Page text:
Review: G.I. Joe: A Real American Hero Vol. 12: Death of Snake Eyes TPB
Growing up, watching G.I. Joe, as a kid, it was my first impression, after my grandfather, and my uncles, of who the military was. This elite group of men and women, fighting an evil entity, just as powerful and skilled as they were, was Saturday morning cartoons at their best. It was not until, I joined the military that I found how much of that was fantasy, and mostly the uniforms, was the most accurate. Looking back at it now, the show was still enjoyable, but other than the original show, the revivals that followed never lived up to the quality.
The only extension of the show that ever really continued the excellent storytelling and actually brought it to the next level was its life in comics. GI Joe has been in comics more than most of us have been alive, and long before it made its most known reincarnation on TV and movies, in 1937 as a comic strip. The comic then went through14 different publishers, before finally landing at IDW, where it found one of its greatest care takers in Larry Hama. He continues his excellent tenure in the GI Joe: A Real American Hero ongoing series, with his most daring arc, where the original ninja commando dies.
Within this arc, the Joes have to fight a giant robot, who is hell bent on destroying every Joe that has ever existed, so to counteract this machine, they release a giant mechanical robot, the Joes have created, but here is where the twist is, the machine is made from an alien intelligence, controlled by the mind of Serpentor, who the Joes believe they can actually manage, until he runs amok and ends up telepathically controlling all the machinery at which point Serpentor, sends the giant robot back to Utah, with Snake Eyes apprentice attached, Throwdown, and as a last ditch effort, Snake Eyes , comes at the machine and Serpentor, with two live grenades, killing them both instantly. Their deaths, brings an heir to Snake Eyes mantle, as G.I. Joe’s premier ninja commando, as Throwdown now becomes the new Snake Eyes. The opening scene of the third issue, is heartbreaking, as it is a scene that I have seen in real life too many times to count, and I applaud both creators on their effort to authenticity in the portrayal of the fallen soldier ritual and serves as the highlight of this collection, as it is without any dialogue, showing every Joes’ reaction to his death, in tribute to Snake Eyes. The collection closes, with Cobra Commander putting together exactly who Throwdown is, and the Joes planning revenge.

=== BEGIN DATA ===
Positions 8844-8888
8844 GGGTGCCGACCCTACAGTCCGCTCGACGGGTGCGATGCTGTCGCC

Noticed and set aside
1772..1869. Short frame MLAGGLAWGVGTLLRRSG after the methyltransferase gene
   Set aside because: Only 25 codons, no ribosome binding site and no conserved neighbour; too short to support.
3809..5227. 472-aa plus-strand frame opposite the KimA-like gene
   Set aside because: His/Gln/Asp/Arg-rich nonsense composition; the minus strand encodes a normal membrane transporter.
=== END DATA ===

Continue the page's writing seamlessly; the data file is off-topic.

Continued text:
Altogether, a tightly weaved story, that has multiple threads going at the same time, which makes not only for great storytelling, but also creates new interest in these characters. The story arc by Larry Hama proves why Marvel chose him originally and why IDW Publishing brought him back, as no one can write G.I. Joe quite like him. The art by SL Gallant is more than a compliment, as I cannot envision a better artist for this series than him. Overall, a great series, which I am happy to pick up again, and what looks like to be the strongest and most underrated series IDW has.
Story: Larry Hama Art: SL Gallant
Story: 9 Art: 9 Overall: 9 Recommendation: Buy
IDW Publishing provided Graphic Policy with a FREE copy for review